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Cardiovascular Effects of Indoor Air Pollution from Solid Fuel: Relevance to Sub-Saharan Africa

  • Ana Olga MocumbiEmail author
  • Simon Stewart
  • Sam Patel
  • Wael K. Al-Delaimy
Air Pollution and Health (S Adar and B Hoffmann, Section Editors)
  • 35 Downloads
Part of the following topical collections:
  1. Topical Collection on Air Pollution and Health

Abstract

Purpose of Review

This research aims to summarize evidence on the cardiovascular effects of indoor air pollution (IAP) from solid fuel and identify areas for research and policy for low- and middle-income countries.

Recent Findings

IAP affects people from low socioeconomic status in Latin America, Asia, and Africa, who depend upon biomass as a fuel for cooking, heating, and lighting. In these settings, IAP disproportionately affects women, children, the elderly, and people with cardiopulmonary disease. The health effects of IAP include acute respiratory infections, chronic obstructive pulmonary disease, pneumoconiosis, cataract and blindness, pulmonary tuberculosis, adverse effects to pregnancy, cancer, and cardiovascular and cerebrovascular disease. New methods for assessing individual IAP exposure, exposing pathways of IAP-related cardiovascular disease, and performing qualitative research focusing on population preferences regarding strategies to reduce IAP exposure have been the most important developments in tackling the burden of IAP. Unfortunately, major disparities exist regarding research into the cardiovascular effects of IAP, with only few studies coming from sub-Saharan Africa, despite this region having the highest proportion of households using solid fuels.

Summary

Premature cardiovascular deaths and disability can be averted in low-middle income countries by addressing biomass fuel usage by the most disadvantaged settings. While research is needed to uncover the mechanisms involved in cardiovascular outcomes linked to IAP, immediate action is needed to educate the most affected populations on IAP health hazards and to reduce their exposure to this environmental risk through promoting improved housing and better ventilation, as well as increasing access to affordable clean cooking energy.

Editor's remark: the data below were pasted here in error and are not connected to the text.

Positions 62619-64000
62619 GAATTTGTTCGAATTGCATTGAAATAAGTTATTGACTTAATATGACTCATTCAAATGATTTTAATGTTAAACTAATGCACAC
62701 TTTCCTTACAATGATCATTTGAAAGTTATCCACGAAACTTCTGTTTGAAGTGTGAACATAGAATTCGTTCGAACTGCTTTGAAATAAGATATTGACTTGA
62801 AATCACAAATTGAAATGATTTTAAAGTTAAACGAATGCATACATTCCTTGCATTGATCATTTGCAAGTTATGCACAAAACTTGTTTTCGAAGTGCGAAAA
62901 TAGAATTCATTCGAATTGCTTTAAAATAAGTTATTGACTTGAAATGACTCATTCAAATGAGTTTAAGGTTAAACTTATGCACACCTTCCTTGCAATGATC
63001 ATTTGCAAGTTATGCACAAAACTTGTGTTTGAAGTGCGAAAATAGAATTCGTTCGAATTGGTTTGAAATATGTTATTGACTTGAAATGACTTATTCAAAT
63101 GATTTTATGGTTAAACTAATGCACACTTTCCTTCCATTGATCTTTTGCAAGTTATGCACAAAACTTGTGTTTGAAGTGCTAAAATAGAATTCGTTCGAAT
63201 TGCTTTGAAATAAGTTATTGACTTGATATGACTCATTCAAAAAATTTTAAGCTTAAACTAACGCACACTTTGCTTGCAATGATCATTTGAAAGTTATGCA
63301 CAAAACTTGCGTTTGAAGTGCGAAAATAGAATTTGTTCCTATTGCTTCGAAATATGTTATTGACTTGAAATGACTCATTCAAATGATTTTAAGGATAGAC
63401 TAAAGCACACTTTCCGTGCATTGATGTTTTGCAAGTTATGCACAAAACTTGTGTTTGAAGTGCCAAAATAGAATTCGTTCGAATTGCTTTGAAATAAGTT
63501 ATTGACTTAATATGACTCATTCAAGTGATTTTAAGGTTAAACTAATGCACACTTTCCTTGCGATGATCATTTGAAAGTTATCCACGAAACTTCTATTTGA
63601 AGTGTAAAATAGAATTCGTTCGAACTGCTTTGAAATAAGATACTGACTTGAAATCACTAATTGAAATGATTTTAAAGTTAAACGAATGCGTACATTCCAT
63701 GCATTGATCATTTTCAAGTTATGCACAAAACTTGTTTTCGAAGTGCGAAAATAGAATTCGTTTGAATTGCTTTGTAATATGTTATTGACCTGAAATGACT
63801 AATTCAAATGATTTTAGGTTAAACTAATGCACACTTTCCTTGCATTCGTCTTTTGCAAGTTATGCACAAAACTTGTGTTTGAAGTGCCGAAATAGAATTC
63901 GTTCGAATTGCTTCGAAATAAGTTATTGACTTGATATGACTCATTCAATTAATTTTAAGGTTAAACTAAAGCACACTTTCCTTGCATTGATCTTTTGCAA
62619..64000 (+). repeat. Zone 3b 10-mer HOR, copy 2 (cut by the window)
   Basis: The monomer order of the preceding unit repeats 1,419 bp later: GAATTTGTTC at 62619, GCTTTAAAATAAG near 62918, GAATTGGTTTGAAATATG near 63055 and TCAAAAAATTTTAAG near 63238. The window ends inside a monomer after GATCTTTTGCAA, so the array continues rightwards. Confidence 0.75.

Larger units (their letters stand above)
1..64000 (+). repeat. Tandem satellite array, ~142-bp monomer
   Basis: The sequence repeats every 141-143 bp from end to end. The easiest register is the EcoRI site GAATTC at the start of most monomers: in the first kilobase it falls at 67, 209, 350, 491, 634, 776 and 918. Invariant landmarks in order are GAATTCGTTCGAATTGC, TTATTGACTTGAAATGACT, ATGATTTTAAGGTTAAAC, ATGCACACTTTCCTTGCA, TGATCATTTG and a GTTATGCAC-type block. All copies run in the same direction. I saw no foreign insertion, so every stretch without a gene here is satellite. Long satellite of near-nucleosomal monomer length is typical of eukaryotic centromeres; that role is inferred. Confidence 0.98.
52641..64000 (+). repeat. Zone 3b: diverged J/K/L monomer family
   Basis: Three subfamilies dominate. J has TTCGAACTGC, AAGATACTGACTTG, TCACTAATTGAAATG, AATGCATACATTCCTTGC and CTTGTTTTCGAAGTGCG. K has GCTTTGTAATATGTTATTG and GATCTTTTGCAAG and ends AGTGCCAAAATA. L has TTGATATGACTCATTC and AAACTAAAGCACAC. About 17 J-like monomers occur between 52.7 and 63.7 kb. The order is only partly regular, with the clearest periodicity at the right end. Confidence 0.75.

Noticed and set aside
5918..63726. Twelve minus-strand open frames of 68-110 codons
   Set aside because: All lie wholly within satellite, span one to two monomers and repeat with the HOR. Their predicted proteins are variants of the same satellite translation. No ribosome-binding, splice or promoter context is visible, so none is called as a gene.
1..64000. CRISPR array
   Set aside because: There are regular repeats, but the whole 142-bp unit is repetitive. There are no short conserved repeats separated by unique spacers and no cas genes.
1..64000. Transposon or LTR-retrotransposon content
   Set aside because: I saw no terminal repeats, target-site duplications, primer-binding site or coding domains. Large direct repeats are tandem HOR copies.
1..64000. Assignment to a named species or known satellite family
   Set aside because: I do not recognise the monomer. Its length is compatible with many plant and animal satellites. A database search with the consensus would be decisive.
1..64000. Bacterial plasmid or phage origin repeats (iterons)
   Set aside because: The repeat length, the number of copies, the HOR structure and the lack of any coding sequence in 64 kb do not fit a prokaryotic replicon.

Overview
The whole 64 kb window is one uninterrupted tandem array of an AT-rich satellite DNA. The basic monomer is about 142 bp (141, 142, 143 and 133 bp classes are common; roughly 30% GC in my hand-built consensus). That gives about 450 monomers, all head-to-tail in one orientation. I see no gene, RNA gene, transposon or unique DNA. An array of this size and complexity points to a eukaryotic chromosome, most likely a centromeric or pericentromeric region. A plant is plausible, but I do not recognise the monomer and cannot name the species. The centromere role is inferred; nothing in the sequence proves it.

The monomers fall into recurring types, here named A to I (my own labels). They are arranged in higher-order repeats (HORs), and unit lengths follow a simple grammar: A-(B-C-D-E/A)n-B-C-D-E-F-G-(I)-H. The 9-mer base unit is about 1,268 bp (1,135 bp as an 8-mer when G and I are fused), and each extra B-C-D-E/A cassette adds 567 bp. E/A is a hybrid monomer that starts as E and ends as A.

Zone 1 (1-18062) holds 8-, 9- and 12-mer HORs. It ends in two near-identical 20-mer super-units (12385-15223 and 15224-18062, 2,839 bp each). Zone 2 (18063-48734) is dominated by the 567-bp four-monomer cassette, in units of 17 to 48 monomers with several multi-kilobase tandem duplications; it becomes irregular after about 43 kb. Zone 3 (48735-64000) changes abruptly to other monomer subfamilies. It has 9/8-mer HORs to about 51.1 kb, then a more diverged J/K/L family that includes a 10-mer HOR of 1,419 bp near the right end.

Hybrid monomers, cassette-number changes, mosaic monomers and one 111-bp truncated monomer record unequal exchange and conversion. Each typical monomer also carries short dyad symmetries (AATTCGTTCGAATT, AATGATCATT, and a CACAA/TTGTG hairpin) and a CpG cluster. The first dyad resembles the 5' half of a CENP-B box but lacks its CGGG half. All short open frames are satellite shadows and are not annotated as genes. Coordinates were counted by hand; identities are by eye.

Keywords

Indoor air pollution Biomass fuel Cardiovascular diseases 

Notes

Compliance with Ethical Standards

Conflict of Interest

The authors declare that they have no competing interests.

Human and Animal Rights and Informed Consent

This article does not contain any studies with human or animal subjects performed by any of the authors.

References

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Copyright information

© Springer Nature Switzerland AG 2019

Authors and Affiliations

  • Ana Olga Mocumbi
    • 1
    • 2
    Email author
  • Simon Stewart
    • 1
    • 3
  • Sam Patel
    • 1
    • 4
  • Wael K. Al-Delaimy
    • 5
  1. 1.Universidade Eduardo MondlaneMaputoMozambique
  2. 2.Instituto Nacional de SaúdeMaputoMozambique
  3. 3.Hatter Institute for Cardiovascular Research in AfricaCape TownSouth Africa
  4. 4.Hospital Central de MaputoMaputoMozambique
  5. 5.University of California San DiegoSan DiegoUSA

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